With the last of our crop of miniature “Jack be Little” pumpkins harvested in time for Halloween, it meant that we could finally clear the bed and burn the discarded plants as they were suffering from powdery mildew. Once all the weeds and green materials are removed from the bed, I gave it a quick turn over and covered the bed with a thick polythene sheet, and weighed down to stop them taking off in the winter winds.

I then used the rest of the polythene to line the water tank that I recently salvaged from work, making sure to pierce the bottom of the liner multiple times to allow for suitable drainage. I intend to grow carrots and parsnips in this container next year, due to the depth it holds. Therefor I will eventually fill the container with a sandy loam mix, which will allow the root vegetables to grow long and straight.

20161029_123712

The sole survivors left in the greenhouse and continuing to provide me with sweet, and great tasting produce are the long sweet peppers. With the last of the tomatoes making no attempt to ripen I decided to clear them out of the greenhouse and chopped them up into small pieces and added to my increasing compost pile. I did a bit of a clear out of my filing systems back home and shredded the lot as the compost heaps needed a topping up of brown material, after the recent influx of green waste. When the greenhouse is completely clear we are going to secure the frame firmly to the greenhouse base, in preparation for winter. This will also give me a chance to start designing and planning the layout for turning the greenhouse into a potting shed/ greenhouse.

Fall
Last of the greenhouse produce.

Happy Halloween Growfans

 

Booze – Learning The Ways & Home Made Apple Press

We at Growblogs love our booze (in moderation, most of the time), and from the very start one of our main goals was to grow and produce our own booze. Ive always fancied the idea of homebrew, experimenting with flavours and techniques to make different wines, ciders and ales, so when I start a new project, I do what I always do and buy a good book and start reading. I already collect the River Cottage Handbook series, so the addition of the booze edition was a must. It is written by John Wright, who you will probably know from the River Cottage Series, as the foraging guy who makes booze from things he finds in hedges, and Hughs rosey red cheeked drinking buddy. They always seem to be sloshed and having a laugh so I know I will be getting good advice.

booze, apple press

With an ample supply of free apples this time of year, we decided to start by making cider. I purchased a home brewing kit with all the accessories needed as well as a couple of demi-Johns to store the cider in. I organised and collected some crab apples from my parents garden. Then when I sat down to read the process, I stumbled at the first block with the lack of an apple press. After a quick google I soon realised that a decent cheap one would cost around £70 and would take 2 weeks to deliver. I did not want to be spending that sort of money on something that would get used so little, so after more googling, I found that making my own was the way to go. Our booze filled plans are back on track.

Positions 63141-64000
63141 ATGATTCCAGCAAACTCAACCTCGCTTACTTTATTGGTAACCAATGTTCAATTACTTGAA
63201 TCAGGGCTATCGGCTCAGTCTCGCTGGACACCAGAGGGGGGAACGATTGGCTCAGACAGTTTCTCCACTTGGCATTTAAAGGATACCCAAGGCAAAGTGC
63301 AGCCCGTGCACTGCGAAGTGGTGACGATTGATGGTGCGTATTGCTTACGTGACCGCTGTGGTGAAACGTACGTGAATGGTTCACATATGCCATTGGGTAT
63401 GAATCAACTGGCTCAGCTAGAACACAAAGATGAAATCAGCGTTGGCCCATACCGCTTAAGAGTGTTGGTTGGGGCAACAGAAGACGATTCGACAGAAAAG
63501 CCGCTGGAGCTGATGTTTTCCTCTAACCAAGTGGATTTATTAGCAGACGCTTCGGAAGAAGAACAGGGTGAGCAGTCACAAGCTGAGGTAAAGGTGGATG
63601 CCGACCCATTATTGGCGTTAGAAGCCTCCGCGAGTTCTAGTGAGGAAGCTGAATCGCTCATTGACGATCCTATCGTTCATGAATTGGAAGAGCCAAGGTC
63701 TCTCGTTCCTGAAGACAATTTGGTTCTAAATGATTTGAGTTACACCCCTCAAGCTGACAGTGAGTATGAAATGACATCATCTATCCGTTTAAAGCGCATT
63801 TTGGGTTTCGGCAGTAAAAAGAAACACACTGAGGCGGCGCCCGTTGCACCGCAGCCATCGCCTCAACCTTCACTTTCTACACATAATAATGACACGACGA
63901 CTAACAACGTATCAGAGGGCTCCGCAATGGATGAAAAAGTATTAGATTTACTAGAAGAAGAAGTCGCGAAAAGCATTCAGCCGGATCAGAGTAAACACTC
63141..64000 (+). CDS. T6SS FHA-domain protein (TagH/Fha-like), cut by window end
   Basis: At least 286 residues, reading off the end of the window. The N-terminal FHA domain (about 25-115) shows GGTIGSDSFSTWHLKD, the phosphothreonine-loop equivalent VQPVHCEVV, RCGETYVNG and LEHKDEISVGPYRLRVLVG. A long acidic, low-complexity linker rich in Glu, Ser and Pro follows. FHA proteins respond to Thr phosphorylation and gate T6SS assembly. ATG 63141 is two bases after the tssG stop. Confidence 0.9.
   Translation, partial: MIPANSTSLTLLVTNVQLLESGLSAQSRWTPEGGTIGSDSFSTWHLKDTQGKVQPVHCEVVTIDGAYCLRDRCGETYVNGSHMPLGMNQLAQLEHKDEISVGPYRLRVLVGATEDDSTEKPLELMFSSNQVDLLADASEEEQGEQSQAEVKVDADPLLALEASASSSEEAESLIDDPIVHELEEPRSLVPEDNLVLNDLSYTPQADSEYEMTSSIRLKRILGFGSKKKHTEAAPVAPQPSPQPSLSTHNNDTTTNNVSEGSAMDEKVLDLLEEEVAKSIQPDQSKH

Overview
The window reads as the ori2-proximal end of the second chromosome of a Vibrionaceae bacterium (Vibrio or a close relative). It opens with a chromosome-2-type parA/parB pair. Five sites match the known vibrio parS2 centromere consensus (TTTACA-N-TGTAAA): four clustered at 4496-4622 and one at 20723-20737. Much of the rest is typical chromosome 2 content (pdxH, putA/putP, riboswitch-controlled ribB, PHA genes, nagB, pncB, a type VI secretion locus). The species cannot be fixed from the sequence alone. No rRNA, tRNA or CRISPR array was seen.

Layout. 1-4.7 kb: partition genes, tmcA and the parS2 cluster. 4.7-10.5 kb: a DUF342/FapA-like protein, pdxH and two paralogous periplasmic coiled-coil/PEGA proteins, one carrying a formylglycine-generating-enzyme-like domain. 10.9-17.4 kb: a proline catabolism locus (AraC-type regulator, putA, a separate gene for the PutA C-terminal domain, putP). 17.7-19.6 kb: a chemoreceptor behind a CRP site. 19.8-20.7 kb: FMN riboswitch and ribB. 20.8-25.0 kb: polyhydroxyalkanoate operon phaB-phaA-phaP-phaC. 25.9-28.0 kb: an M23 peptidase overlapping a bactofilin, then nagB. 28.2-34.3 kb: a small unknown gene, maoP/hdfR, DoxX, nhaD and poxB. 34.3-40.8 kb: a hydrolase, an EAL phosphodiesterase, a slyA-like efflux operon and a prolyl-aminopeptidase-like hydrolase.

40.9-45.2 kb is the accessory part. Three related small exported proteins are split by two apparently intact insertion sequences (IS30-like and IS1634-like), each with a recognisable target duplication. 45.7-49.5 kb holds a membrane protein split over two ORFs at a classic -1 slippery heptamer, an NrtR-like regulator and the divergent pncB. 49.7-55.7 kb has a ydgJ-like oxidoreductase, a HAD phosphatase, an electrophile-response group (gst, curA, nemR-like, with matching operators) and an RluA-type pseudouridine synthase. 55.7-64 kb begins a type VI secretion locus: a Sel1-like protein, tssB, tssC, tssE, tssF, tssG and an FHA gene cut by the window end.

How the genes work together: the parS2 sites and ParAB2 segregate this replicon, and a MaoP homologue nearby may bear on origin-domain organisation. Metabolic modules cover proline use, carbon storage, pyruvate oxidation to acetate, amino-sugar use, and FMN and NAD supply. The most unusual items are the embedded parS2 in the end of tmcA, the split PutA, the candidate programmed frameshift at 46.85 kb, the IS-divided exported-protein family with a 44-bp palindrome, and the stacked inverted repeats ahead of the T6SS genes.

booze, apple press

An apple press is a machine used to separate the juice from the rest of the fruit through the exertion of pressure on apple pulp. There are many different variations of this design online, I decided to use a bottle jack because I had one in the shed and barely used it.

booze, apple press

The buckets that we purchased are known as plasterers buckets, they are tougher than normal buckets and hold a much larger quantity. We drilled holes in the bucket to allow the juiced to drop down into the vessel below. We recommend using a wood drill bit when boring holes in plastic as it is less likely to crack the bucket and lives a nice round clean hole.

booze, apple press

The timber frame needs to be strong, we used 3” x 1 ½ “ rough timber, and bolted and screwed the pieces together to make sure that it will take the pressure of the 1 ton jack.

There are much more detailed plans to make something similar to this online if your not the most DIY minded, but I think its pretty straight forward. Hopefully this weekend will provide us with good weather and the opportunity to test it out.

booze, apple press

Winter Wildlife – A little help goes a long way.

Winter Wildlife

winter wildlife
Bird Feed

There’s no doubt about it there’s a nip in the air, and the media are scaring us with tales that the winter could be much worse than 2010. This means only one thing, time to tuck the plot in for the winter while trying to make it a haven for our wild animals this winter. That snug feeling of being tucked up in your superman onesie in front of an open fire (chestnuts roasting ob.), can feel even more content knowing you have done your bit for winter wildlife. If your cold and hungry imaging how that little robin at the end of your garden feels.